Article by Victoria Pham, D.O.
Soon after finishing call at New York Presbyterian Hospital, I woke up at 2:30am to get to my 6am flight to Toronto, Canada for the 58th American and Canadian Associations of Child & Adolescent Psychiatry Joint Annual Meeting. I was particularly excited to attend the "Life Members' Wisdom Clinical Perspectives: Reflections, Wisdom and Hindsight" session. It was moderated by Dr. John Schowalter, Professor Emeritus at Yale University, and it featured the early works of four distinguished child psychiatrists: Drs. Thomas Anders, Theodore Shapiro, Lenore Terr and Cynthia Pfeffer. These speakers reflected on their seminal works, and how these initial publications launched their careers and contributed to the field of psychiatry over time.
The first speaker, Dr. Thomas Anders, Professor Emeritus at the University of California Davis, talked about his early publication, "Sleep and Its Disorders in Infants and Children: A Review" (Journal of the American Academy of Pediatrics, 1972). By using polygraphic study, he described the normal and abnormal developmental sleep patterns from birth through childhood. From his initial interest in sleep disorders, pediatric sleep research became a lifelong focus and passion, including studies in developmental stages of sleep-wake states and sleep disorders in children with neuro-developmental disorders. With dedication for research and science, his son was one of the subjects of whom he studied. He emphasized the importance of mentorship and of strategically moving his lab from one institution to another in order to continue doing what he loves.
Dr. Theodore Shapiro, Professor Emeritus at Weill Cornell Medical College, spoke next about one of his most important published works, in which he co-authored with his mentor, Dr. Barbara Fish, "A Descriptive Typology of Children's Psychiatric Disorders. I. Its Application to a Controlled Evaluation of Treatment" (Journal of the American Academy of Child Psychiatry, 1965). This study attempted to develop a clinical classification of psychiatric illnesses in order to make sense of drug responsiveness. From his initial studies in psychopharmacology and psychopathology of children, he became interested in language and developmental issues. He felt mentorship was one of the key components to his success, and both mentee and mentor complemented each other's accomplishment. In his opinion, instead of enforcing too many requirements on trainees, trainees should be given time for professional development and personal career interests.
Then, Dr. Lenore Terr, Clinical Professor at the University of California, San Francisco, talked about how the bus kidnapping event in Chowchilla, California influenced her work. In 1976, twenty-six children and a bus driver of Chowchilla were kidnapped. They were concealed in a van that had been buried below the ground's surface. After 16 hours underground, they found their way to the top and freed themselves. From this incident, Dr. Terr went on to study how childhood trauma affected these children, and it triggered her interested and curiosity in Post Traumatic Stress Disorder. She went on to write five books surrounding the topics of infantile trauma and memory, and she advocated for laws against child abuse. She emphasized the importance of letting our curiosity to take the lead and to assertively follow our passion.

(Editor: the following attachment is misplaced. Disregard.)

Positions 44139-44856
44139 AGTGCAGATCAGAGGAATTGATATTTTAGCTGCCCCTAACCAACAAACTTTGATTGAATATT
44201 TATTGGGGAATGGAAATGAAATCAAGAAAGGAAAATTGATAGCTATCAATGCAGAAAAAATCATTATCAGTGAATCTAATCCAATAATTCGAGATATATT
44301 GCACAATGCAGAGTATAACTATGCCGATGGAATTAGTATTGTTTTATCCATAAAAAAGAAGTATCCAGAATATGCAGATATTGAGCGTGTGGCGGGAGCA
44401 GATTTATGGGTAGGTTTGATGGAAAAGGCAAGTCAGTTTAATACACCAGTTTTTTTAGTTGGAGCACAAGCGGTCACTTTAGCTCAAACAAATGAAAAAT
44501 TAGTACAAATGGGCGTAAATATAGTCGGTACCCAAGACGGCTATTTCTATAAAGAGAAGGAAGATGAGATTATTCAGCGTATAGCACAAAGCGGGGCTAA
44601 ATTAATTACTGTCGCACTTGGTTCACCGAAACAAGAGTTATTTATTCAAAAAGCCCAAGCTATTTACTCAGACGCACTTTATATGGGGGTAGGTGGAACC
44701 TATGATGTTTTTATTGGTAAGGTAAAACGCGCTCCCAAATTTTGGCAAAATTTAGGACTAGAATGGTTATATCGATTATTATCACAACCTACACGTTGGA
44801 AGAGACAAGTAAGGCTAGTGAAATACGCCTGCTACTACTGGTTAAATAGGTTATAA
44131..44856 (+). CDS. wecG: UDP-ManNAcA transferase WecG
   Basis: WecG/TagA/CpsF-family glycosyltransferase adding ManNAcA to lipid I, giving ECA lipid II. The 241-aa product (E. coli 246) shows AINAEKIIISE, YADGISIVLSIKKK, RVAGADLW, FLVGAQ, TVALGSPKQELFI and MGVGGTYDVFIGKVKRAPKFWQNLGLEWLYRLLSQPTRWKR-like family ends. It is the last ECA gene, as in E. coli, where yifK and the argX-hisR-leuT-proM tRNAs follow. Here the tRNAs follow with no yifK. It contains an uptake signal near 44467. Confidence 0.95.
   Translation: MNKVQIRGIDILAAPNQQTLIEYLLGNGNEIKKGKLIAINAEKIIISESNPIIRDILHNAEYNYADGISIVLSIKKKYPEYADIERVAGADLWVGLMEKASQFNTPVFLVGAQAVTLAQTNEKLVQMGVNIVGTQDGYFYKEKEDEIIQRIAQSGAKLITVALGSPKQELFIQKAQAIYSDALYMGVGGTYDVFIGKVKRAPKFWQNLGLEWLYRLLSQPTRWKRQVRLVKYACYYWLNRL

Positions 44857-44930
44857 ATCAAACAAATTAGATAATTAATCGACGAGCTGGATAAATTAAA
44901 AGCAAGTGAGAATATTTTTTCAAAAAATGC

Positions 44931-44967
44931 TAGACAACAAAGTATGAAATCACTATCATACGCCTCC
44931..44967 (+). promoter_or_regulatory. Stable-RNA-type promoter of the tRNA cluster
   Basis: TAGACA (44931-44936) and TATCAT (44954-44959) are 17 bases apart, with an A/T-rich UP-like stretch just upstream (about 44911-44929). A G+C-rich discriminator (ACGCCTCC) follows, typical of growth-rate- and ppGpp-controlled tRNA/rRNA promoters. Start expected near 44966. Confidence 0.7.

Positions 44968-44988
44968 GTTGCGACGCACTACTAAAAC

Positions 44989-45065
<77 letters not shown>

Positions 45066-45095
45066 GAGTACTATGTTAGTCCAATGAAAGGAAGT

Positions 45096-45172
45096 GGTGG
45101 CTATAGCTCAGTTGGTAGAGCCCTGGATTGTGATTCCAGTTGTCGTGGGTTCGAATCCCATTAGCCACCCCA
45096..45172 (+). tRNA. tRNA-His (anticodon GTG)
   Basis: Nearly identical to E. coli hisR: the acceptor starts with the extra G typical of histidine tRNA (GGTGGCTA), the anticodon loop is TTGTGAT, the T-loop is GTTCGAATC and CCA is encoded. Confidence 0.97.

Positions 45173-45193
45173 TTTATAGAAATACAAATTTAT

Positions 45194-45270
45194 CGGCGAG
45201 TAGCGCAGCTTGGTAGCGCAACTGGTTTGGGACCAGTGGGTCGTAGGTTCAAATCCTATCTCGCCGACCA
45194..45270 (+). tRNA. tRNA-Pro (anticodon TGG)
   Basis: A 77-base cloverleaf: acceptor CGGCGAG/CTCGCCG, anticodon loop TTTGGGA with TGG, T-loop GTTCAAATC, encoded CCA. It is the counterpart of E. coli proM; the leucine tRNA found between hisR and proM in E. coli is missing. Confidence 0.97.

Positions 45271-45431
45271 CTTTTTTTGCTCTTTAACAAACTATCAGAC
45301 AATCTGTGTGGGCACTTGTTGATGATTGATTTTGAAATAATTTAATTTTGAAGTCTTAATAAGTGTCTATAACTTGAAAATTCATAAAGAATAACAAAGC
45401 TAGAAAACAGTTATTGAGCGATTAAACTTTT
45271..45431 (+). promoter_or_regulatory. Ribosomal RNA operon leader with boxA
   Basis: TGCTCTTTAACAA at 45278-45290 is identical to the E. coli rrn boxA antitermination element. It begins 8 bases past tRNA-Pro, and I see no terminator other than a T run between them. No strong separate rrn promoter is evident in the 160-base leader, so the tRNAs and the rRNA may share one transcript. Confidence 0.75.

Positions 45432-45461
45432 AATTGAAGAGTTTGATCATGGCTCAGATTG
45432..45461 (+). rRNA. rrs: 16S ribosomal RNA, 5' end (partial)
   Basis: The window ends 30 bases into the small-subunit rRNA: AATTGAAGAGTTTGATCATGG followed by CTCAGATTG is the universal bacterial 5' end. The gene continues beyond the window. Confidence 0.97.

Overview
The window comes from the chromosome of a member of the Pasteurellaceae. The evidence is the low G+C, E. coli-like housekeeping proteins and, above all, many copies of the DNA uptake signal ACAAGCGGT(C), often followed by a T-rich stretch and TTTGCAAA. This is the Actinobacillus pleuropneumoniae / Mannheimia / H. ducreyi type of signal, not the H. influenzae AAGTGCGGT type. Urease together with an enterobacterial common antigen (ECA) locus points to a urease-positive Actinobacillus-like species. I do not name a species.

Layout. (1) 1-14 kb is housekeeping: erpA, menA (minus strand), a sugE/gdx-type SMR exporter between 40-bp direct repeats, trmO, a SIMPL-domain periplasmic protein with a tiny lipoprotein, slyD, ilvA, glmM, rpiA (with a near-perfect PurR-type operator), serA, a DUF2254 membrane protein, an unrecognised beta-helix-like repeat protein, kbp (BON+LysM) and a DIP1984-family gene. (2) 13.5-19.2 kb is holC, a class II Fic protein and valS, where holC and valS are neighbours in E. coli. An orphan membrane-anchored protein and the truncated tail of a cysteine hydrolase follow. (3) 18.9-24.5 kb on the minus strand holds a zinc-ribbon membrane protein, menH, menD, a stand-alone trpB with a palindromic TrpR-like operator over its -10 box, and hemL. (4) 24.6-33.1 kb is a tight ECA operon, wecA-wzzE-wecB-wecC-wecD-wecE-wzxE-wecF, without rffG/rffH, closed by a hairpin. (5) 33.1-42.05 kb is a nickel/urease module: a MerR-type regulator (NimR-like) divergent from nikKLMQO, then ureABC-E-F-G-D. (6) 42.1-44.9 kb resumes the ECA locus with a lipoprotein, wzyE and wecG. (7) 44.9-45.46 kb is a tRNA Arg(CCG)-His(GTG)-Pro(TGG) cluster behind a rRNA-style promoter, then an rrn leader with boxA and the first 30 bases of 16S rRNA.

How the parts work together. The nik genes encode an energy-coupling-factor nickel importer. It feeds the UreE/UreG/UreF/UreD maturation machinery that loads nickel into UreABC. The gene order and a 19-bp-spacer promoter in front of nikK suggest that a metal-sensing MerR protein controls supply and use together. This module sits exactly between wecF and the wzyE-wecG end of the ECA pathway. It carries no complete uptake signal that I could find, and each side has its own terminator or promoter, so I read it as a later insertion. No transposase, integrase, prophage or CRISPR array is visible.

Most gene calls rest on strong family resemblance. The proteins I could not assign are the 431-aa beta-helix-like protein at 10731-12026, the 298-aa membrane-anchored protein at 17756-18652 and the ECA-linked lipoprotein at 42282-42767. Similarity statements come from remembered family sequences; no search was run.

Finally, Dr. Cynthia Pfeffer, Professor at Weill Cornell Medical College, emphasized, "curiosity is a big factor in why people do research," and she followed her own curiosity to study suicidal behavior and bereavement. She published one of her original papers on "Suicidal Behavior in Normal School Children: A Comparison with Child Psychiatric Inpatients" (Journal of American Academy of Child Psychiatry, 1984) to raise community awareness, emphasize the need for prevention, and increase funding to the study of children's suicidal behavior. With her attempt to create awareness for this topic, she went on to write books and travelled to many parts of the world to educate about suicide prevention.
These inspirational life stories reminded me of my own career goals. They awaken creativity and challenged me to take the first step in the direction of my interest. I came to this event in hope to learn clinical wisdom. But as I listened to the talks, their stories prompted me to reflect on my own trajectory and the purpose of my career. As the talk ended, I felt more confident and motivated to execute my dreams.
True to Erik Erickson's 7th stage of psychosocial development, Generativity versus Stagnation, these Life Members strive to enter the Generative phase by creating and nurturing the next generation of psychiatrists through the creation of scholarships for trainees and medical students, and endowment of resources and clinical wisdom through AACAP programs.
Dr. Pham is currently a first-year child fellow at New York-Presbyterian Hospital, Columbia and Cornell Universities. She can be reached at email@example.com.
Last updated December 2011.